In preparation to declare Amazigh an official language in addition to the Arabic, the Algerian government, represented by the Ministry of Interior, announced on Wednesday the start of registration for the next Hajj pilgrimage in its first official statement in the Amazigh language.
Algerian President Abdelaziz Bouteflika declared the Amazigh New Year's Day a national and official holiday across the country during a Cabinet session.
Yennayer, Amazigh New Year, is celebrated on January 12, and unlike previous years, the Ministry of Religious Affairs decided to devote this week's Friday sermon in all mosques to praise the government's new decree.
Following the meeting of the Council of Ministers, Bouteflika issued a statement in which he expressed his best wishes to the Algerian people on the eve of 2018, and announced his decision to devote Yennayer as a “non-working and paid day.”
“This measure, like all those already taken for the benefit of our national identity in its triple Islamic, Arab and Amazigh component, will strengthen national unity and stability,” said Bouteflika.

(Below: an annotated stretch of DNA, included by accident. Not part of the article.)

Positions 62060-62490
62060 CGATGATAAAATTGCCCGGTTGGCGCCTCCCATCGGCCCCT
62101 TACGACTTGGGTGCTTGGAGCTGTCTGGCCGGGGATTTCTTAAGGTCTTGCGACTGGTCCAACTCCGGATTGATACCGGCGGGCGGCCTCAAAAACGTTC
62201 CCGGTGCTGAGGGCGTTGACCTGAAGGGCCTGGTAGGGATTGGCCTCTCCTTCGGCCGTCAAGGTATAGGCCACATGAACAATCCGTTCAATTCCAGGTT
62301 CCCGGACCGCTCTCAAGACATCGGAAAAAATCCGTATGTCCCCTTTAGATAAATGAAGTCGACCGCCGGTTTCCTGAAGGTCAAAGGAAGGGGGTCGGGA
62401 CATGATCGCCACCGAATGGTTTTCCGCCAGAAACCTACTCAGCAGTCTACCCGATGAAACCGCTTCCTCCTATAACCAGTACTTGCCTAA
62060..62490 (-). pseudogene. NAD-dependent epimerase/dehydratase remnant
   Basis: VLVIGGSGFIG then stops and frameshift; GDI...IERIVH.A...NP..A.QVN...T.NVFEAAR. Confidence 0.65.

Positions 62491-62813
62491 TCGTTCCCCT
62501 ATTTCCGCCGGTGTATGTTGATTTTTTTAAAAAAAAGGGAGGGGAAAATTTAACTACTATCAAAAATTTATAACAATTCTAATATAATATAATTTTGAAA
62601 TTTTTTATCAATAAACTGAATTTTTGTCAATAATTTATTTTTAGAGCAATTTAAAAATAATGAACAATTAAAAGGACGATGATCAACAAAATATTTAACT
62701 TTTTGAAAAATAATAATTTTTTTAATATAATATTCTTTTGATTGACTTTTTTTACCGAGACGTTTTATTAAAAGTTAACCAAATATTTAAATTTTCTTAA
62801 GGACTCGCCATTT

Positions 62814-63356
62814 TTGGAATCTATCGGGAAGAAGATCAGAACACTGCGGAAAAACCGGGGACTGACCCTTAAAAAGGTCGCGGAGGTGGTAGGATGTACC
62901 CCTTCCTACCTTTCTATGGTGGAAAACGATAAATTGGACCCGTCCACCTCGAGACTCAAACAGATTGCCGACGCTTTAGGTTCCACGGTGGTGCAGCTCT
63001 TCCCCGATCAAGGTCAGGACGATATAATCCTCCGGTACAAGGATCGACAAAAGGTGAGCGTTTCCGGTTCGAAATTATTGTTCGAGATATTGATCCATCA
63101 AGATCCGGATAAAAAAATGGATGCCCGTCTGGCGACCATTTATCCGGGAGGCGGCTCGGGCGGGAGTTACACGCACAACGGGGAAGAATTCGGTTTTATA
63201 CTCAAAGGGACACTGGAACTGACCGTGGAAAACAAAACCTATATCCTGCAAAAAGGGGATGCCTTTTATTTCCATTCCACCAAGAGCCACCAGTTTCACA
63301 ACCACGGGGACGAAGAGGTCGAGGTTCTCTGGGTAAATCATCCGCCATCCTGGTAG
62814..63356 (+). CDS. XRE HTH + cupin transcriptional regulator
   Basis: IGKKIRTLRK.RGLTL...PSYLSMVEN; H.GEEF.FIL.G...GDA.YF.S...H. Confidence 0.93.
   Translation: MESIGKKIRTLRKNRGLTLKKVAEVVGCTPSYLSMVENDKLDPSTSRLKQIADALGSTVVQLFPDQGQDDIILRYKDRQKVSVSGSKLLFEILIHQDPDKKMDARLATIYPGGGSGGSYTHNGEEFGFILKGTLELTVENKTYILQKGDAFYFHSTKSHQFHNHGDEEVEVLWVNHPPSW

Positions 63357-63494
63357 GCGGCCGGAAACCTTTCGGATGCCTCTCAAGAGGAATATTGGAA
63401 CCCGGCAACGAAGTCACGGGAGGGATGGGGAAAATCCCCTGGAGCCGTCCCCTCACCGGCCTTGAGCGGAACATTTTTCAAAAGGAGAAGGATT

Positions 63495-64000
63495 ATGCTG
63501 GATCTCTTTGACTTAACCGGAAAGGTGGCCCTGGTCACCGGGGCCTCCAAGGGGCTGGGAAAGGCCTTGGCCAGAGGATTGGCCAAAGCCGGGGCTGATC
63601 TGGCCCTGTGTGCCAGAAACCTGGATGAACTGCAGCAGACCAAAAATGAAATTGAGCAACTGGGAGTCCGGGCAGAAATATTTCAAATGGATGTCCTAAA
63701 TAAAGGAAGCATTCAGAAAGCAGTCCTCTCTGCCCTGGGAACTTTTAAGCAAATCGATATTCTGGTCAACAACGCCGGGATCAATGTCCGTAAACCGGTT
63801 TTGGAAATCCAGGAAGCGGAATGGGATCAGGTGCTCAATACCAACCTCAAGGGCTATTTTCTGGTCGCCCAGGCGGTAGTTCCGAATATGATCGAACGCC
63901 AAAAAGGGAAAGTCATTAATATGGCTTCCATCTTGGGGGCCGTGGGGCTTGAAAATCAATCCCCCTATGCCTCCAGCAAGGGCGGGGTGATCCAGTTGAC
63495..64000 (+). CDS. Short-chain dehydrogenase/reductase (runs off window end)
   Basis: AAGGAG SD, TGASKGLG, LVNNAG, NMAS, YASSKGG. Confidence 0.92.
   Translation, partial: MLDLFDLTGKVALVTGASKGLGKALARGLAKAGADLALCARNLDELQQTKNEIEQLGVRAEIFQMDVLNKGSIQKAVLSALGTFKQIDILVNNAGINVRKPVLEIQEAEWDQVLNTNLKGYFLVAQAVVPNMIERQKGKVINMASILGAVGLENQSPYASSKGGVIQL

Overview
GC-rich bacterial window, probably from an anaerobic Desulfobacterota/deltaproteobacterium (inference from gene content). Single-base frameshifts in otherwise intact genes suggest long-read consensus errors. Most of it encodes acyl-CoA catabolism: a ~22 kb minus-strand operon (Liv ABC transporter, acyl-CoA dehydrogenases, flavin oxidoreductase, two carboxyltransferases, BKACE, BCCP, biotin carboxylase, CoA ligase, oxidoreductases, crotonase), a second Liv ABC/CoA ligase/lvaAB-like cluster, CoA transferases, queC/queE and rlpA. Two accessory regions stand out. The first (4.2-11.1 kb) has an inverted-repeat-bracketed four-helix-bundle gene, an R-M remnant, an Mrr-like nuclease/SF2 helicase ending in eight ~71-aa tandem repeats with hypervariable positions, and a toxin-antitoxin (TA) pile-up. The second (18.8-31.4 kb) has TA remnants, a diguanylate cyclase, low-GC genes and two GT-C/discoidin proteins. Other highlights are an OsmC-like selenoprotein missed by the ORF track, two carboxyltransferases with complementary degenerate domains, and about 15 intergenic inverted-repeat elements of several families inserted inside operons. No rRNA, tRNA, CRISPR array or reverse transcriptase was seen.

The President called on his government to spare no effort to generalize the teaching and use of the Amazigh language in line with the constitution.
Algerian Prime Minister Ahmed Ouyahia held a meeting on Wednesday to discuss the establishment of an Amazigh language academy.
Meanwhile, Minister of Education Nouria Benghabrit-Remaoun announced that students will learn Amazigh in ten additional provinces, after teaching it was limited to the Kabylie region.
Algerian officials stated that the new procedures will put a stop to calls for the separation of the Kabylie region known as "Kabylie Independence Movement".
Residents of Tizi Ouzou, Bejaia, and Bouira provinces stage daily demonstrations and marches asking for independence. Protesters call for the promotion of Amazigh language in educational institutions and carry the Amazigh flag.